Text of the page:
The dry matter intake (DMI) was not influenced by the addition of fat in the diets (Table 4), which is in agreement with the findings of Molina et al. (2015), who supplemented with 25 g of calcium salts of long chain fatty acids kg-1 of DM; Hosam (2011), who supplemented with 50 g of calcium salts kg-1 of DM; Silva, Rodrigues, Branco et al. (2007), who used 6.5% EE of soya oil, soya bean and calcium salts; and Possamai et al. (2015), who used calcium salts of fatty acids in up to 2.8 Mcal of metabolizable energy kg-1 of DM in the diet of Saanen goats, without affecting the intake.

The results observed for the dry matter intake (0.66 kg day-1) are below those obtained by Lima et al. (2011) and Possamai et al. (2015), who observed values of DMI of 0.75 and 0.77 kg day-1, respectively, from Saanen goats. These data indicate that even the addition of CSFA does not interfere with the intake. The possibly thermal stress that the animals underwent resulted in lower consumption, which represents an instant of the homoeothermic body of goats, an answer to reduce the metabolic heat production and maintain the thermo-neutrality of the animal, since the ambient temperature, food, energy intake and performance are interconnected.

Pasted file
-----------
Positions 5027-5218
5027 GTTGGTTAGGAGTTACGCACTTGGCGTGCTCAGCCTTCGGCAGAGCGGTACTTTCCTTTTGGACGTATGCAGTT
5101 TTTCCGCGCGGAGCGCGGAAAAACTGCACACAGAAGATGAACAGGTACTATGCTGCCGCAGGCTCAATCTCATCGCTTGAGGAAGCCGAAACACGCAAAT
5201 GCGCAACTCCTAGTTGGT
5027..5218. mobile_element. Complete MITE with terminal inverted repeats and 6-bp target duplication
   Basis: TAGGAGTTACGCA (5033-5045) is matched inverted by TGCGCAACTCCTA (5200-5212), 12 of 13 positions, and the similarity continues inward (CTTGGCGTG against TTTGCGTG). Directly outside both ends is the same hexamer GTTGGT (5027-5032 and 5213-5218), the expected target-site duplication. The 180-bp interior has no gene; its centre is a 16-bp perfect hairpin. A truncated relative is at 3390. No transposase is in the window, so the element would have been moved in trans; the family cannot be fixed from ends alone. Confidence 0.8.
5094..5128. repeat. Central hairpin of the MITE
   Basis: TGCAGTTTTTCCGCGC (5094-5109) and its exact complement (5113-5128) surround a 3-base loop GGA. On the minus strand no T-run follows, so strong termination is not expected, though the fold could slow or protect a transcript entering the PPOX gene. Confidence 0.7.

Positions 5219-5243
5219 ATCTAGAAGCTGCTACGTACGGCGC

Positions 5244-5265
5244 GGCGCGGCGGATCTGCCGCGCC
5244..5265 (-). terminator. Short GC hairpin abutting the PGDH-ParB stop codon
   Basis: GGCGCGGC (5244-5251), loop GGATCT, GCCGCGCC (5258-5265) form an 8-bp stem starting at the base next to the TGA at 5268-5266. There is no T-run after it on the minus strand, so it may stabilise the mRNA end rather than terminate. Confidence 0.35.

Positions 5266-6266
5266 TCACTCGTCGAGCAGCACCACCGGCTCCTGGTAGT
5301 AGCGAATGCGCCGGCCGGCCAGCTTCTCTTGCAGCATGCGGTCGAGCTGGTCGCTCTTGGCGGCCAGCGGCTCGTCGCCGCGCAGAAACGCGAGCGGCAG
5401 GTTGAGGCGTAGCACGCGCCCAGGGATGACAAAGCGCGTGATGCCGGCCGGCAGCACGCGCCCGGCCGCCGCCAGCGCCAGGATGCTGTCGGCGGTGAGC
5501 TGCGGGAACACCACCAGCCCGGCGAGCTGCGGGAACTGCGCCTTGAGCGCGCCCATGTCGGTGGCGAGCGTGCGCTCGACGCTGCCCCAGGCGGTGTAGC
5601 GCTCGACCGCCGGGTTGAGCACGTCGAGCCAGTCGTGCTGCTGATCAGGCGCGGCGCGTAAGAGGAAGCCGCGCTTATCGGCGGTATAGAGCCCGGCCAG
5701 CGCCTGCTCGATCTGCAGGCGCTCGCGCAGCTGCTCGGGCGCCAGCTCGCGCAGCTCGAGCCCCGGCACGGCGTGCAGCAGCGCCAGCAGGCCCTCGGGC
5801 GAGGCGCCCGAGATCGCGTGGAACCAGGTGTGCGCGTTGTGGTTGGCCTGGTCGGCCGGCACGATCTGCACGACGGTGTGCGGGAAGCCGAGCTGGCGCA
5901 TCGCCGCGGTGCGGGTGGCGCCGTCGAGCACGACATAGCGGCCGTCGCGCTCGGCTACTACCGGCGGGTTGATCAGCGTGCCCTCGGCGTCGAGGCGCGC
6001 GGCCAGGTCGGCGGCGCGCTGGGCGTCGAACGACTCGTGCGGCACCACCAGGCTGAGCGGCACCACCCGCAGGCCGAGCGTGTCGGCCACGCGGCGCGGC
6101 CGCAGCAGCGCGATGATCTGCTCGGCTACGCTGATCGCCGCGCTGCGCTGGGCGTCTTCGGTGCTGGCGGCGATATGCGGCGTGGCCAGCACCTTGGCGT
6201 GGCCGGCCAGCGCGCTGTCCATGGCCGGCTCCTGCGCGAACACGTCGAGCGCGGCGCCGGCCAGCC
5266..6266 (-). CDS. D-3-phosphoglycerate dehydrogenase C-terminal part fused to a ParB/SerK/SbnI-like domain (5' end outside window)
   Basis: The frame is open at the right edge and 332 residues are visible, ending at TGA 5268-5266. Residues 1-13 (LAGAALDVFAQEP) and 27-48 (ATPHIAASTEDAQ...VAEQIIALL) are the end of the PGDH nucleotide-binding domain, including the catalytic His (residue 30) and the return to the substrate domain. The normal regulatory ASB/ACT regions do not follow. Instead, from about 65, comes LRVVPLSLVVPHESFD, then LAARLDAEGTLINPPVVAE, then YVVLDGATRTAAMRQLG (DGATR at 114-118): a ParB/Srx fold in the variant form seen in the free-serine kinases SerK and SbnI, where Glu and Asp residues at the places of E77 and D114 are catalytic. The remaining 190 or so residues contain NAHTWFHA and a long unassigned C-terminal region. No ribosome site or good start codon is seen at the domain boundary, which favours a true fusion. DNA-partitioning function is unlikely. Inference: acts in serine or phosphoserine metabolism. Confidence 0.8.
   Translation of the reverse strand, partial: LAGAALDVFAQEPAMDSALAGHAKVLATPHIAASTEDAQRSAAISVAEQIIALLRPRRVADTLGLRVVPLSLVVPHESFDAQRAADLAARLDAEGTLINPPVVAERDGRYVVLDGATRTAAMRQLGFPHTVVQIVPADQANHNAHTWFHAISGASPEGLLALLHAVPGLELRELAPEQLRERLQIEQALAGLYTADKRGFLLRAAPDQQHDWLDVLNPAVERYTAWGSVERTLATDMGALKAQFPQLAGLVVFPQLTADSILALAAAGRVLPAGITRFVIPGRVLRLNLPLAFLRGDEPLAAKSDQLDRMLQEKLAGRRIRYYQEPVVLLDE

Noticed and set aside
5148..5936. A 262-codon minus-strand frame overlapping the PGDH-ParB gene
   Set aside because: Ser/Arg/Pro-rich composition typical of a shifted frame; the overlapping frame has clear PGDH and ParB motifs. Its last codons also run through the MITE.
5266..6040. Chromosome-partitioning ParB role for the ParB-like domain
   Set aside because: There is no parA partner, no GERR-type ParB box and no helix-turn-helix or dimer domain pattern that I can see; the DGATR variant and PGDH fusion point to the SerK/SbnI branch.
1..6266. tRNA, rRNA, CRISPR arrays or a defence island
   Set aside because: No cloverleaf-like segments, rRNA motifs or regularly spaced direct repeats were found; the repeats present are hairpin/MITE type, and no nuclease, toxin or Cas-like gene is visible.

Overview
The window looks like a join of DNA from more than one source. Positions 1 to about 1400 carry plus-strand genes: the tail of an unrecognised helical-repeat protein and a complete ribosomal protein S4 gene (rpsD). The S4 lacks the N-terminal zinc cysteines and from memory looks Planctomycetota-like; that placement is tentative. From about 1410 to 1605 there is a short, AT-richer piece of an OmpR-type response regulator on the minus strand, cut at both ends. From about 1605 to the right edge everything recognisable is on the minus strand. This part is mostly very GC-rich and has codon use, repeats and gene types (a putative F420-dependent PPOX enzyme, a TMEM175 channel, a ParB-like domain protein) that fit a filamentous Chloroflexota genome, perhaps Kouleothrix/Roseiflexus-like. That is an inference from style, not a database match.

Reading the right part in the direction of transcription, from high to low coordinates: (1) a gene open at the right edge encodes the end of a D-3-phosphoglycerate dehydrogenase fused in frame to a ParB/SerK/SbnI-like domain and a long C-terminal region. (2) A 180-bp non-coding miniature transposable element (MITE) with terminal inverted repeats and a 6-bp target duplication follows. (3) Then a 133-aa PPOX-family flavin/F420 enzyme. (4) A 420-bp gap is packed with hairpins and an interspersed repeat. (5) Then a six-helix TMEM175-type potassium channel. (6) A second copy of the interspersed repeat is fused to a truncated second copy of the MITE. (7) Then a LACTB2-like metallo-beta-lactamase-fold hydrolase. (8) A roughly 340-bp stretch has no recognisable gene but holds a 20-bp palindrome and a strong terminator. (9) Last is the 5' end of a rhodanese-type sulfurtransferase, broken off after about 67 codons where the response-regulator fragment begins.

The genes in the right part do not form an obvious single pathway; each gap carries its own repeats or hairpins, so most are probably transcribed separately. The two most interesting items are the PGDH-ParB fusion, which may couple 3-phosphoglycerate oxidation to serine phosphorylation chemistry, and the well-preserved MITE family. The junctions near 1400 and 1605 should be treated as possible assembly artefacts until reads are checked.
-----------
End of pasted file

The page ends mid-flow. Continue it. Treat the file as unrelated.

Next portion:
It was observed that the dry matter intake did not change and that the goats had a good acceptance of the addition of the CSFA at levels established of supplementation of up to 25.0 g kg-1 of DM. However, according to Sanz Sampelayo et al. (2002), studying lactating goats supplemented with CSFA with 0, 90 or 120 g kg-1 of DM, the negative effect of the intake can be justified by the CSFA odor, reducing the ration palatability. However, it is possible that minor inclusions do not exercise adverse effects on the intake (Molina et al., 2015).

Thus, by supplying rations with low amounts of dietary supplement, between 6.25 and 25.0 g kg-1 of DM, the risks of problems with the acceptability of rations by goats are reduced, since these animals are classified as intermediate selectors, sensitive to odor and palatability of ingredients constituent of the ration. Although the CSFA present characteristic features such as odor of soap (calcium soap of fatty acids), their inclusion in the diets did not restrict the dry matter intake, giving good acceptability to the product, without affecting the flavor for goats. In addition, they ensure a good mixing of the ingredients, which is essential to reduce the selection capacity and prevent the ingestion from being impaired, since the dry matter intake determines the intake of nutrients and, therefore, is considered a limiting factor for production in ruminants (Fonseca et al., 2006).

The addition of calcium salts of long chain fatty acids in the diets did not change (p > 0.05) the digestibility of the dry matter and nutrients (Table 5).